Worker's Treatment, Leave Approvals Create FMLA Questions after Termination

09 Feb, 2022 Frank Ferreri

                               

Hillsdale, IL (WorkersCompensation.com) – Due to his health issues, a meat plant worker faced challenges with his job when the COVID-19 pandemic forced the plant to impose a mask requirement and eventually led to the worker’s termination and raised FMLA questions.

In Soulemane v. Tyson Fresh Meats Inc., No. 4:21-cv-04066-SLD-JEH (C.D. Ill. 01/27/22), the court found that the worker’s medical treatment along with the plant’s approval of two periods of FMLA leave was enough to create an issue as to whether the plant interfered with the worker’s FMLA rights.

Mask Rule, FMLA Leave

The worker had a lung condition that affected his breathing, but under normal conditions, he could work without restrictions.

Due to the COVID-19 pandemic, the plant implemented a mask requirement. When the rule went in place, the worker visited his doctor, who advised the worker that, due to his lung condition, wearing a mask would not be in his best interest.

After this appointment, the worker sought FMLA leave, and the plant, through a contractor it used to process FMLA requests, approved the worker for two periods of leave, extending over nearly a three-month period.

As his leave was nearing an end, the worker received a notice from human resources indicating that he needed to return to work. In response, the worker reminded a human resources employee that he had submitted an FMLA leave extension request.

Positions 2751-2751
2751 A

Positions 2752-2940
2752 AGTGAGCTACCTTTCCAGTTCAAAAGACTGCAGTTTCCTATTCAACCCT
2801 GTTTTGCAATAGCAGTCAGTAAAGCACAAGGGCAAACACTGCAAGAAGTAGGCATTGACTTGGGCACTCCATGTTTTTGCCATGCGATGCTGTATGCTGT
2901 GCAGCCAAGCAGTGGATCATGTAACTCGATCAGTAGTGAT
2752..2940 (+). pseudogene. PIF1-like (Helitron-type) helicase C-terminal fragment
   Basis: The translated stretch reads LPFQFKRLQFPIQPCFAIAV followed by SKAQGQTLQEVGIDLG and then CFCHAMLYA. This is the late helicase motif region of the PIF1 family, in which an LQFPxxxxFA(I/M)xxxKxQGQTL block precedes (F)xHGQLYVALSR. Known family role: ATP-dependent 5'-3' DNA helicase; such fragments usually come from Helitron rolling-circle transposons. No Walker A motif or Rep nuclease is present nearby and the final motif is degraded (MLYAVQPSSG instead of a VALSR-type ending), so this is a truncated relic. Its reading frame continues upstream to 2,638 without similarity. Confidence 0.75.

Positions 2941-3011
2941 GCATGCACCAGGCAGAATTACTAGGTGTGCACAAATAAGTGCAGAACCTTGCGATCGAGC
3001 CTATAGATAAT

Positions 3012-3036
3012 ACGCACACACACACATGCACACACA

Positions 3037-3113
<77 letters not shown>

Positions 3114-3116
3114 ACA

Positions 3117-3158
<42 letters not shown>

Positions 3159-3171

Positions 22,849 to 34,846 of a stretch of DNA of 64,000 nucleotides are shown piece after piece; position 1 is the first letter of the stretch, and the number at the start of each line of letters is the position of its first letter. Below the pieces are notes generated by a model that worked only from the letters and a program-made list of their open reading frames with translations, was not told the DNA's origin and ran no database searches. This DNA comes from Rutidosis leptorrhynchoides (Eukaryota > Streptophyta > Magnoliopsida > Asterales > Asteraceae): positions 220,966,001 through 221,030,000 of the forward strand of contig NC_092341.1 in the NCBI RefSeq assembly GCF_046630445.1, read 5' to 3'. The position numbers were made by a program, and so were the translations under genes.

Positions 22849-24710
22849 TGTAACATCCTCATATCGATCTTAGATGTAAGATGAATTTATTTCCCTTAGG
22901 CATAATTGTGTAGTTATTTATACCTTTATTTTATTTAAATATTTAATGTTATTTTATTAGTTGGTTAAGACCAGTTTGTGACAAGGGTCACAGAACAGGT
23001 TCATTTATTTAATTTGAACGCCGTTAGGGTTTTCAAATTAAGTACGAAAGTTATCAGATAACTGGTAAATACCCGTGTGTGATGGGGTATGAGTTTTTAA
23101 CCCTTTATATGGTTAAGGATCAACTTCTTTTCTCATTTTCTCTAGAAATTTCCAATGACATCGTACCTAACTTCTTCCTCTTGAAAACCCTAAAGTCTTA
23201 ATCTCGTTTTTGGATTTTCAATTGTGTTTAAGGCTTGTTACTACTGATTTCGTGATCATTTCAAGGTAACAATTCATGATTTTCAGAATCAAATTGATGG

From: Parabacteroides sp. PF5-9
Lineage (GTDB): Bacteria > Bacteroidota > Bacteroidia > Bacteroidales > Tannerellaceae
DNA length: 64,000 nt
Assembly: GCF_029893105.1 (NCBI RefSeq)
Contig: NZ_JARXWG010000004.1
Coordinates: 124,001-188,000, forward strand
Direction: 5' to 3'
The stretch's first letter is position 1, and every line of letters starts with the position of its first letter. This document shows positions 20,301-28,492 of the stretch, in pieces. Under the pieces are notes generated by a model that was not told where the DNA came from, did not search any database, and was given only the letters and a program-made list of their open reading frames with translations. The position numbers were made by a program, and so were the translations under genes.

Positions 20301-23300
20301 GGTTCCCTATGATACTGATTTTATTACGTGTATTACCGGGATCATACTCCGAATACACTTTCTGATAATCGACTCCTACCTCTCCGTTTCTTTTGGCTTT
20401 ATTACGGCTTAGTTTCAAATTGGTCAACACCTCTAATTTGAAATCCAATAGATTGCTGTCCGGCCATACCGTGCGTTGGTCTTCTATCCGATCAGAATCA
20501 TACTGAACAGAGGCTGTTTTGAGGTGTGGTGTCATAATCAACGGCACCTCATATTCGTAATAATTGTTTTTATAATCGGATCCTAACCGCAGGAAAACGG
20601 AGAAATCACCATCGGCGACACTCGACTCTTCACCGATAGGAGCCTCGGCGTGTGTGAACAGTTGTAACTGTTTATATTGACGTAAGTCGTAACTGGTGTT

Nonetheless, under the plant’s attendance system, the worker received points for five absences that resulted in a point total exceeding the plant’s termination threshold. As a result, the plant terminated the worker.

In response to his termination, the worker sued the plant under the FMLA, claiming that it interfered with his rights under the law.

'Serious Health Condition'

To be entitled to FMLA leave, an employee must have a serious health condition that renders him unable to perform the functions of his job. Under 29 USC 2611(11), a “serious health condition” involves either inpatient care in a hospital, hospice, or residential medical care facility or continuing treatment by a health care provider.

The court found that the worker established his FMLA claim with facts to show that his physician was treating him for his breathing ailment.

“He indicate[d] the type of condition he has (lung); a symptom of that condition (affecting his breathing); and a relatively recent year of diagnosis (2017),” the court explained, which supported “an inference that [the worker] obtained examinations, evaluations, or other types of treatment at his appointments.”

Additionally, the court pointed out that the plant had already approved two FMLA requests from the worker, showing that the plant acknowledged that he had a serious health condition that was eligible for FMLA leave.

“If nothing else, the allegation that [the worker’s] requests were successful prompts the reasonable inference he qualified for benefits,” the court wrote.


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    About The Author

    • Frank Ferreri

      Frank Ferreri, M.A., J.D. covers workers' compensation legal issues. He has published books, articles, and other material on multiple areas of employment, insurance, and disability law. Frank received his master's degree from the University of South Florida and juris doctor from the University of Florida Levin College of Law.

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